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Fertility specialists question whether they should test embryos for a newly discovered breast cancer gene, potentially allowing parents to pick a child without that type of cancer risk.

Parents are asking whether they should test their children for genes that won't cause disease until adulthood - and can't be prevented. Patients are wondering how to keep frightening test results from causing their health and life insurance to be canceled.The biotechnology industry is starting to grapple with such questions, hiring ethicists and polling the public to determine where and how companies should draw the line on potentially profitable but ethically troubling discoveries.

"The public is wary," said Carl Feldbaum, president of the Biotechnology Industry Organization, which brought some 3,000 industry executives and scientists to its annual meeting this week to debate ethical issues. "We are asking what things people think are unacceptable, and we are listening."

Biotechnology is a young but fast-growing industry, with 40 medical technologies and 21 agricultural products on the market.

Yet companies already have faced ethical controversy. Religious leaders have denounced scientists for acquiring patents on genes they discover, saying no one can "own" genes. Critics protested a biologically engineered hormone to boost cows' milk production, saying it might promote infections.

And Congress only now is grappling with how to keep genetic test results private so patients don't face discrimination because they inherited certain disease risks.

But as scientific discoveries expand doctors' knowledge and power over biology, companies are taking a hard look at how far they can go vs. how far they should go.

Gene testing of embryos is just an example of the dilemma. University of Pennsylvania bioethicist Arthur Caplan says fertility clinics keep asking his opinion on testing embryos for the BRCA-1 gene that puts about 5 percent of women at risk for inherited breast cancer - even though the test is still experimental in adults.

"That question's going to explode as more genes for traits and disorders are identified," said Caplan, who on Monday urged companies to be cautious in developing such tests. "If you have sufficient traits you can test for, some people may want to have (test-tube) babies not because they're infertile but because they're selecting for traits."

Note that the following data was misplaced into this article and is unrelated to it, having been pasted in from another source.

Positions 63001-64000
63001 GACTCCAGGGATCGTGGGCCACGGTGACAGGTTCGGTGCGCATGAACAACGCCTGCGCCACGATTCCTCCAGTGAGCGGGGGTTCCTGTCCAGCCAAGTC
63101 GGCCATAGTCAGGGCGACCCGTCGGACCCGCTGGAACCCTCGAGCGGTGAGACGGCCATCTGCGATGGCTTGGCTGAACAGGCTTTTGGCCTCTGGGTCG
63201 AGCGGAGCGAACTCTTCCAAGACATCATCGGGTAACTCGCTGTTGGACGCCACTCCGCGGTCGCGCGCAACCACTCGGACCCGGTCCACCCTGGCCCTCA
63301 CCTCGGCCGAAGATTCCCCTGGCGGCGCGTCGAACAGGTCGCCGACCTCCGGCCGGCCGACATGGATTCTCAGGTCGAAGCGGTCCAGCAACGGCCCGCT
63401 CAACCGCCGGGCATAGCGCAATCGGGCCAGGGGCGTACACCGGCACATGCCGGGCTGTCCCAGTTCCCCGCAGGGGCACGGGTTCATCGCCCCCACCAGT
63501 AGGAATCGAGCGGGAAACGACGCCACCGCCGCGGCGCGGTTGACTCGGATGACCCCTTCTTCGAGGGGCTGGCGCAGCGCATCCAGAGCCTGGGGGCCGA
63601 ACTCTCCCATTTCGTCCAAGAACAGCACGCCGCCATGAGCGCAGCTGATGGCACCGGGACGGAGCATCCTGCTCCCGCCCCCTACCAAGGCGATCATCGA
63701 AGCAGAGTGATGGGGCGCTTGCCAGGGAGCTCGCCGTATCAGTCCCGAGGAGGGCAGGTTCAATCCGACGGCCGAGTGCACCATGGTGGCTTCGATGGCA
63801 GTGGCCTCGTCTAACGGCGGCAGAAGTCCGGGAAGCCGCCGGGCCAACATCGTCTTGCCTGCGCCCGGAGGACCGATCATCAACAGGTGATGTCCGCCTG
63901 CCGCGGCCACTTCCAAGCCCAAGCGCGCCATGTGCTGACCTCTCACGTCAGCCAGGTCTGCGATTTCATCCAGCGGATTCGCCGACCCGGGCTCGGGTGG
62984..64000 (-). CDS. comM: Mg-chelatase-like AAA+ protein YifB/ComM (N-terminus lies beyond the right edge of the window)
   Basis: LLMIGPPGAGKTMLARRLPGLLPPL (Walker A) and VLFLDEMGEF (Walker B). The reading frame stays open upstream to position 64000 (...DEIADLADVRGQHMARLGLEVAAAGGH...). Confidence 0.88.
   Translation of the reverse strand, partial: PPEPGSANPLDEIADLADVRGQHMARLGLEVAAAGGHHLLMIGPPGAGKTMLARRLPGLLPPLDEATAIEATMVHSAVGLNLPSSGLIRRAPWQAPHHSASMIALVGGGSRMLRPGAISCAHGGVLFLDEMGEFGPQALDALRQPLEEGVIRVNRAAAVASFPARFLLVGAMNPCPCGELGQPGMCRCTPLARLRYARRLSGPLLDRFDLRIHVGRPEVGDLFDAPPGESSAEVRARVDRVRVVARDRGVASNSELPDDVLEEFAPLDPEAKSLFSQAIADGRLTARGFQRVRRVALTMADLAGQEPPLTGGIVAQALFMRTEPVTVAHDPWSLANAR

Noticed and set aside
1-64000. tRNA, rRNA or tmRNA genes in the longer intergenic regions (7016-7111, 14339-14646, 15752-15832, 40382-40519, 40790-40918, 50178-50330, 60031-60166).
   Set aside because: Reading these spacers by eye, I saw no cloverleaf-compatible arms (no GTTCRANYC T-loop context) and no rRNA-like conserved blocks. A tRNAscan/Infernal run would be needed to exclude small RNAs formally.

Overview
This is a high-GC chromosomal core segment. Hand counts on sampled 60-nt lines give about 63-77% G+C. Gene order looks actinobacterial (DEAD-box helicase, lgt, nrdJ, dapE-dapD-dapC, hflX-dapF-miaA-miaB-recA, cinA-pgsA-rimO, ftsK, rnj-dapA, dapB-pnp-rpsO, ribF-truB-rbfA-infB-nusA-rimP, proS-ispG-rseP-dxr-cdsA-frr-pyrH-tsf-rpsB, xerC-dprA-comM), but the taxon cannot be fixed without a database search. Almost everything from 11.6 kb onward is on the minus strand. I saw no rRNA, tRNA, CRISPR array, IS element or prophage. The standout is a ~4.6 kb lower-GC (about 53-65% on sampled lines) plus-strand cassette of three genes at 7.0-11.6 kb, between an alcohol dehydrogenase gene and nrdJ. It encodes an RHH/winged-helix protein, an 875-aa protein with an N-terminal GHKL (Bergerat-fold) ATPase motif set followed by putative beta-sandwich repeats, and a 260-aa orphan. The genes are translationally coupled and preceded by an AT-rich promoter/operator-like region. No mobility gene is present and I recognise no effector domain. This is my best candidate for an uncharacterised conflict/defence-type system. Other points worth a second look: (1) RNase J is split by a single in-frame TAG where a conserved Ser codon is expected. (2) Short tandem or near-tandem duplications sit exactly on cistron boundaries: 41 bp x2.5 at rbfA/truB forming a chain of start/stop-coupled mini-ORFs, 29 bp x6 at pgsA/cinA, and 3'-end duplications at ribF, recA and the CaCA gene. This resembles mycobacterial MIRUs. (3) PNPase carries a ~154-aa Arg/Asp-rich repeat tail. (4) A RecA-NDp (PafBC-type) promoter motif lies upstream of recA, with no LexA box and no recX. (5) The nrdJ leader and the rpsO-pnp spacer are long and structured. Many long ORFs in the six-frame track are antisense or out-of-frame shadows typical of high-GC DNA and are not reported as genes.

The nation has "never found an easy balance between profit-making and ethics-making," said W. Steven Burke of the North Carolina Biotechnology Center. "Whether that is doable with biologically based products I think remains to be seen."

Companies are hiring outside ethicists and lobbying for genetic privacy laws. The Biotechnology Industry Organization has conducted meetings in eight states so far, asking members of the public what research should not be pursued.

"They did not want the technology used to create basketball stars" or raise anyone's IQ, Feldbaum said of the poll results.

Even school students may join the debate. The Pennsylvania Biotechnology Association just mailed teachers nationwide a magazine, partly funded by the Education Department, that teaches genetics basics and then asks: "Suppose your parents want to have you tested even though you might become dangerously depressed if you knew you had" a fatal gene?

The Hastings Center, an ethical think tank, just began raising $750,000 to help industry and doctors address the dilemmas. High on the list is delineating when biotechnology is a treatment or merely a way "to make you better than well," ethicist Mark Hanson said.

Already doctors are questioning using drugs like Prozac to treat depression instead of helping patients be more assertive, he noted. And if parents want to use treatments for dwarfism to give an average-sized child a few more inches, well, studies have shown taller people tend to succeed more often, he said.

"We are running into a fuzzy line," Hanson said.